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2.13: Decimal Division

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Have you ever volunteered at an animal shelter? Well, look at what Leah did during her time at the shelter.

On Saturday, Leah went to the animal shelter to volunteer. She was in charge of feeding a bunch dogs. She was given 26.5 pounds of dog food and a .5 pound scoop to use to fill each dog bowl.

Given this amount of food and the size of the scoop, how many dog bowls could she fill?

To figure this out, you will need to know how to divide decimals. This Concept will teach you what you need to know.

Guidance

Division is useful any time that you want to split up an object or a group of objects. We divide all the time. In the real world division is very important. While you have been dividing whole numbers since elementary school, now it is time for you to learn how to divide decimals.

Dividing decimals is like dividing whole numbers. Dividing a divisor into a dividend gives a quotient .

\overset{ \qquad \quad quotient}{divisor \overline{ ) {dividend \;}}}

Division of decimals also has special rules for how to deal with the decimal point.

Our place-value system is based on 10. Anytime we multiply by 10, we can move the decimal point to the right the number of places per multiple of 10.

4.55 \times 10 = 45.5

Notice that we multiplied by 10 so we moved the decimal point one place to the right.

4.55 \times 100 = 455 .

Notice that here we multiplied by 100, so we moved the decimal point two places to the right because 10 \times 10 is 100. Two tens = two decimal places.

The first step to dividing decimals is to move the divisor’s decimal point all the way to the right.

When we move the decimal point in the divisor to the right until it is a whole number, we also move a decimal point the same number of places in the dividend.

{2.3 \overline{ ) {4.6 \;}}}

2.3 is our divisor and 4.6 is the dividend. We need to make the divisor into a whole number. To do this, we only have to move the decimal point one place to the right. That is the same as multiplying by 10.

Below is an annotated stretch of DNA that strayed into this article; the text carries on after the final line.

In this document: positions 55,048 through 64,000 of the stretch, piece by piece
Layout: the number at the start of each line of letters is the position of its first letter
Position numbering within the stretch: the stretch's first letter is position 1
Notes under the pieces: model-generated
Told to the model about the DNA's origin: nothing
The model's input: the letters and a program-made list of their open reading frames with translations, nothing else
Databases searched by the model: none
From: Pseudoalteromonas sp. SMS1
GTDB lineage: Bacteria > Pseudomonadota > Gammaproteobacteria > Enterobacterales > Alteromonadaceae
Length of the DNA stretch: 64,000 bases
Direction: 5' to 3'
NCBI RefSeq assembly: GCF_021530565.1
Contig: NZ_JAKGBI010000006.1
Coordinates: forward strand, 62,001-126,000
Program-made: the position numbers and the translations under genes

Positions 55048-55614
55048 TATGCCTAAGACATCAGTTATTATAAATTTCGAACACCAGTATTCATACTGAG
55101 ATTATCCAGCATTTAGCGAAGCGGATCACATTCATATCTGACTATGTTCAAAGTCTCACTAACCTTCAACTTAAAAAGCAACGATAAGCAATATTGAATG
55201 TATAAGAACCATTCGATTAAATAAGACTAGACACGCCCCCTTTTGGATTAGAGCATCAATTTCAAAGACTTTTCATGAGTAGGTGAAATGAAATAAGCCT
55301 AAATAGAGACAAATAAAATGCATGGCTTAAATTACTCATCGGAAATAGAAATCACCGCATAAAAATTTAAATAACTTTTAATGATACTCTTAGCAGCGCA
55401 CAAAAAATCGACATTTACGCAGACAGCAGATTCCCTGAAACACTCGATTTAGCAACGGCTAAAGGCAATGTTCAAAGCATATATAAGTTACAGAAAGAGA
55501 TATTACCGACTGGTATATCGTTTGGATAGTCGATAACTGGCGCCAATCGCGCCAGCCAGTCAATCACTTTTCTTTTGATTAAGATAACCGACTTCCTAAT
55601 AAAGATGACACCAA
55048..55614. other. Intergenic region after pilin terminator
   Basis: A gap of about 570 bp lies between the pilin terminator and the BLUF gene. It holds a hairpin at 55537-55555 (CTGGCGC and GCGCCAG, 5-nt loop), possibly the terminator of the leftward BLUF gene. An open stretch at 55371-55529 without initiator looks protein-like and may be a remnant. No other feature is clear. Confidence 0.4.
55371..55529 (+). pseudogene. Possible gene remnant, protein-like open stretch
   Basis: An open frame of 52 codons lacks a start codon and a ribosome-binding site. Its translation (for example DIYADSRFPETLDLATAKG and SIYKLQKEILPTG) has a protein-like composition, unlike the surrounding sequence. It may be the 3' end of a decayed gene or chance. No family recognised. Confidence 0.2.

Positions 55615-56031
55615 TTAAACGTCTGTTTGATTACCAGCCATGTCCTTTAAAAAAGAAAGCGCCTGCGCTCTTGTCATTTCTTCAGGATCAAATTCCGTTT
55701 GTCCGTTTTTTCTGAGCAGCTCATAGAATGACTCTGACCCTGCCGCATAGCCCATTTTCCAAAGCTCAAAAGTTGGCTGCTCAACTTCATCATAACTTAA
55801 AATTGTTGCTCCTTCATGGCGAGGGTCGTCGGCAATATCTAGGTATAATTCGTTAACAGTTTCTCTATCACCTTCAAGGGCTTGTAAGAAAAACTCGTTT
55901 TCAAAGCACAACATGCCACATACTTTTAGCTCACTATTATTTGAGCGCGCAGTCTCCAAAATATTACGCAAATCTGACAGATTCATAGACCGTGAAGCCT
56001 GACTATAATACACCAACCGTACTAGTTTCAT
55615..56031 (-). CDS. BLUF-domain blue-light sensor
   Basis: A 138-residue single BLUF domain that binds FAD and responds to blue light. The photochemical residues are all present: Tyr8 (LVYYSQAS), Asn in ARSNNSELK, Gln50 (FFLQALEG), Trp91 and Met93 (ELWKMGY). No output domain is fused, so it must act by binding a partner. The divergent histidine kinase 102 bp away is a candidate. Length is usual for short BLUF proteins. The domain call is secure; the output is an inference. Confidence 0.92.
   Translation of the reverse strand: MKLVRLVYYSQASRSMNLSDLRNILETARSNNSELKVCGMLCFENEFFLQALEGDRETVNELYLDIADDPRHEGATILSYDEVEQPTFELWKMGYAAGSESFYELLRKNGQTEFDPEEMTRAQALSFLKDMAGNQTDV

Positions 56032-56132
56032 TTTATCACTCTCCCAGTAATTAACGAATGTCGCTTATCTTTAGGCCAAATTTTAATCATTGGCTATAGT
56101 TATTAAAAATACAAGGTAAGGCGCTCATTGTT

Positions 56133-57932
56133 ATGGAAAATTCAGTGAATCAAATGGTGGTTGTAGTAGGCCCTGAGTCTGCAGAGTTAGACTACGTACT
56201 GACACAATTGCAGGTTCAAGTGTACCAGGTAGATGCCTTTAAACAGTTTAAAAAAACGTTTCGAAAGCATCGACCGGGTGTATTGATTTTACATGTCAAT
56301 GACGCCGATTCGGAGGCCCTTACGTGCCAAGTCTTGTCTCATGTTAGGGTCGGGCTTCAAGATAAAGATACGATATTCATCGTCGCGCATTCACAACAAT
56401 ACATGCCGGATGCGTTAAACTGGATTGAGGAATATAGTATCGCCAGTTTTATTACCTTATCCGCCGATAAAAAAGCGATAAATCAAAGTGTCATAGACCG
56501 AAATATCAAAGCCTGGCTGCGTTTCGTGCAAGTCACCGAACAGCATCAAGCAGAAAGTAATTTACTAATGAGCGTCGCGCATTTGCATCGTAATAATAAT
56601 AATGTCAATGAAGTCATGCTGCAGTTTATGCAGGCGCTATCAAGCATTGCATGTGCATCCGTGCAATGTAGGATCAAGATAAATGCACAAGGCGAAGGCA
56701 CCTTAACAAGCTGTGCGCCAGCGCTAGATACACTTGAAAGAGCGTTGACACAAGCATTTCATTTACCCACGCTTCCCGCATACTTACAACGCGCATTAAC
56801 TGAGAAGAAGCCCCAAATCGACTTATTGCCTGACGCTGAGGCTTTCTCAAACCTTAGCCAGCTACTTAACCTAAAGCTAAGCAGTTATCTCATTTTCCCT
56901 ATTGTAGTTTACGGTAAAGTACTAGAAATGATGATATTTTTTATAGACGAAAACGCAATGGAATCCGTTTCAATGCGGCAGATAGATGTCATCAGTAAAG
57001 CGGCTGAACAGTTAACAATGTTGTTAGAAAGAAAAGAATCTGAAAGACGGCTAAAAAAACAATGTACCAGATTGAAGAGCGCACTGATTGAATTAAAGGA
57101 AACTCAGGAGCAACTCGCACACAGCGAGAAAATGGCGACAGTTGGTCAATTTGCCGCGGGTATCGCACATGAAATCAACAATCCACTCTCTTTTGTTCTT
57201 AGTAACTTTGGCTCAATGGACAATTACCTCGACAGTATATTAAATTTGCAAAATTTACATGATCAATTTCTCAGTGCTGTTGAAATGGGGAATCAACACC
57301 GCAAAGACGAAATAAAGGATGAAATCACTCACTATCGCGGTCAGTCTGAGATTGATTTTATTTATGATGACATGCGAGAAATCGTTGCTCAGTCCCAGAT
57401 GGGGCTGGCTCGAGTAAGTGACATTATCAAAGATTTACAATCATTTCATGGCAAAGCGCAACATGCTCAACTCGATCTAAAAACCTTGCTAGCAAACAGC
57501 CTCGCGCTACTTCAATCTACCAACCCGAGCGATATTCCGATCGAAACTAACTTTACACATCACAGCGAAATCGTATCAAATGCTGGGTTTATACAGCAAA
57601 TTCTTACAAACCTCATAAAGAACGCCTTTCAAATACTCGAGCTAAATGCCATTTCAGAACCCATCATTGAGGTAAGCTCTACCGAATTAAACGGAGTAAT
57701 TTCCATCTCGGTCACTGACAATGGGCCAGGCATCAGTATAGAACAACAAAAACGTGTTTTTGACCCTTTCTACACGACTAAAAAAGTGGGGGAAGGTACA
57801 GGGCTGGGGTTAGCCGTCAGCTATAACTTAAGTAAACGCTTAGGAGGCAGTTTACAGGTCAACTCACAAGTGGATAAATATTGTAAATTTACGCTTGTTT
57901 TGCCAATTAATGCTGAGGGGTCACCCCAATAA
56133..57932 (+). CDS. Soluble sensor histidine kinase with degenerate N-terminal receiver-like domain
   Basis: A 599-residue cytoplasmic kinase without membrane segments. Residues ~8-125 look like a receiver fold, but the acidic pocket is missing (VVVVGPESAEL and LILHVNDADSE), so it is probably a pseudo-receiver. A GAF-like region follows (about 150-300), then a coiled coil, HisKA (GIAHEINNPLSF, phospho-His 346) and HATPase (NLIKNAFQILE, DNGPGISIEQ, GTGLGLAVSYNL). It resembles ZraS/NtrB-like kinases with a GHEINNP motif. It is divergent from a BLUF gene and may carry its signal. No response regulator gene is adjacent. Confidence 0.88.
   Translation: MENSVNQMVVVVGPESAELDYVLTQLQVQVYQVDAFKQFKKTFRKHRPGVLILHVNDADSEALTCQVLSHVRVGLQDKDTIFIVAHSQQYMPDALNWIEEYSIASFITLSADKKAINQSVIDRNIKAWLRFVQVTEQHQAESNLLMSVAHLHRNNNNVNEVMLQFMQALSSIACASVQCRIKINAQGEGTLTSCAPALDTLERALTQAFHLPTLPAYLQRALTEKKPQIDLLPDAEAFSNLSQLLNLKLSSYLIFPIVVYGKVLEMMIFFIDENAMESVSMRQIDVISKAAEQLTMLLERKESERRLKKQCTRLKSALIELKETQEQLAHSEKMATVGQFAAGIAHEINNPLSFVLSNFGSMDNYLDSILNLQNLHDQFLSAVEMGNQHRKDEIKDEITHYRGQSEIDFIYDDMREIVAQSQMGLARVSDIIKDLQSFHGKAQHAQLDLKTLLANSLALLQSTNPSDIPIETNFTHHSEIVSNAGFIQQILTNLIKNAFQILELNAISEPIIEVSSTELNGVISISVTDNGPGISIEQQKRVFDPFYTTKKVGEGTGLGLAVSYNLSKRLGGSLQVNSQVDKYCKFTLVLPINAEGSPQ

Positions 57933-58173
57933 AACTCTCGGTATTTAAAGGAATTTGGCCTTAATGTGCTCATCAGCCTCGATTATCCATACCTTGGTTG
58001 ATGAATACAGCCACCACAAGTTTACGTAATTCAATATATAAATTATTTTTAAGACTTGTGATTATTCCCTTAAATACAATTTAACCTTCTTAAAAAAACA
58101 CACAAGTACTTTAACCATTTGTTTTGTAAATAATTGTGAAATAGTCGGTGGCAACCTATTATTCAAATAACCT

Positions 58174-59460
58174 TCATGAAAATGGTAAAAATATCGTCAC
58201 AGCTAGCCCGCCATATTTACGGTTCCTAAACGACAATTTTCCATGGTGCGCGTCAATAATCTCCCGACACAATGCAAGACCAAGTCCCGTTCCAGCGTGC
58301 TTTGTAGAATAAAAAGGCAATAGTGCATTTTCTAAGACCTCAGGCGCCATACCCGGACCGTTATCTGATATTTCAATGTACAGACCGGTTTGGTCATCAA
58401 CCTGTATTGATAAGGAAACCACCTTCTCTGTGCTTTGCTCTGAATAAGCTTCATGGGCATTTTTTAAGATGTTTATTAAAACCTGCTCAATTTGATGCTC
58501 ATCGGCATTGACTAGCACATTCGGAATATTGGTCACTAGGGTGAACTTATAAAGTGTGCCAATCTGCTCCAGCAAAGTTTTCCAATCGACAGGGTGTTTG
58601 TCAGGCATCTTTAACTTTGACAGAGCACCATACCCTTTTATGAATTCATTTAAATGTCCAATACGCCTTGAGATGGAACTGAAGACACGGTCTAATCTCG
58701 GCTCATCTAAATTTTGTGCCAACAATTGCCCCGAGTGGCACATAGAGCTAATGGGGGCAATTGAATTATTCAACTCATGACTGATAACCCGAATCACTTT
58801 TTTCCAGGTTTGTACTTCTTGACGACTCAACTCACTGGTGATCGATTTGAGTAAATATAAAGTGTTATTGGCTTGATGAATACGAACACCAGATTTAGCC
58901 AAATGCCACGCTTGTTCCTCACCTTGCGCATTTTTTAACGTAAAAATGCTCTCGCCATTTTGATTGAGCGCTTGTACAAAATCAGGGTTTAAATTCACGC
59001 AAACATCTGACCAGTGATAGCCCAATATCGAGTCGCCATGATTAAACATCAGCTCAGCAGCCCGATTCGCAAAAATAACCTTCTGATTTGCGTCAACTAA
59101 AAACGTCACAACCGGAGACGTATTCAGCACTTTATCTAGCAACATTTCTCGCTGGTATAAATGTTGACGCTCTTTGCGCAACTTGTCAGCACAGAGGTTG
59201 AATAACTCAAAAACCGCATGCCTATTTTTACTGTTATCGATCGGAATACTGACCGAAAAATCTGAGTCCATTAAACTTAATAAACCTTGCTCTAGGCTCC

2.3 \times 10 = 23

If we do this to the divisor, we have to do it to the dividend too. We multiply the dividend by 10 to move the decimal one place to the right.

4.6 \times 10 = 46

Now we can divide.

\overset{ \quad 2}{23 \overline{ ) {46 \;}}}

Our answer is 2.

What if there aren’t enough places in the dividend to move the decimal point?

If there aren’t enough places in the dividend, then we can add zeros.

{2.25 \overline{ ) {9 \;}}}

First, we need to make the divisor into a whole number. There are two places after the decimal point, so we need to multiply by 100.

2.25 \times 100 = 225

We also have to do this with the dividend. To move the decimal point two places after the nine, we have to add two zero.

9 \times 100 = 900

Now we can divide.

\overset{ \quad \ \ 4}{225 \overline{ ) {900 \;}}}

Our answer is 4.

Take a few notes on how to move the decimal point in the divisor and dividend and then continue the Concept.

You have already seen how rounding can help us when estimating in addition, subtraction and multiplication problems. Rounding can also be useful when dividing. Sometimes, you will need to round before dividing and sometimes, you will need to round after dividing.

Pay attention and be sure to round to the designated place only.

Round each number to the nearest tenth, then divide, 67.521 \div 2.243

This problem asks us to round each number to the tenth place before dividing.

The rounding steps: underline the number we’re rounding to and bold or circle the number directly to the right of it.

We’re rounding to the tenth place, so we’ll round to the place directly to the right of the decimal place.

The bolded number, the hundredths place, is the one to look at when deciding to round up or down.

67. 5 2 1 \rightarrow rounded to the tenth place \rightarrow 67.5

2. 2 4 3 \rightarrow rounded to the tenth place \rightarrow 2.2

{2.2 \overline{ ) {67.5 \;}}} Place our rounded numbers in the long division format.

{22 \overline{ ) {675.0 \;}}} Multiply both numbers by 10 (making the divisor a whole number).

To adjust the dividend, move the decimal to the right of 67.5 and add a zero.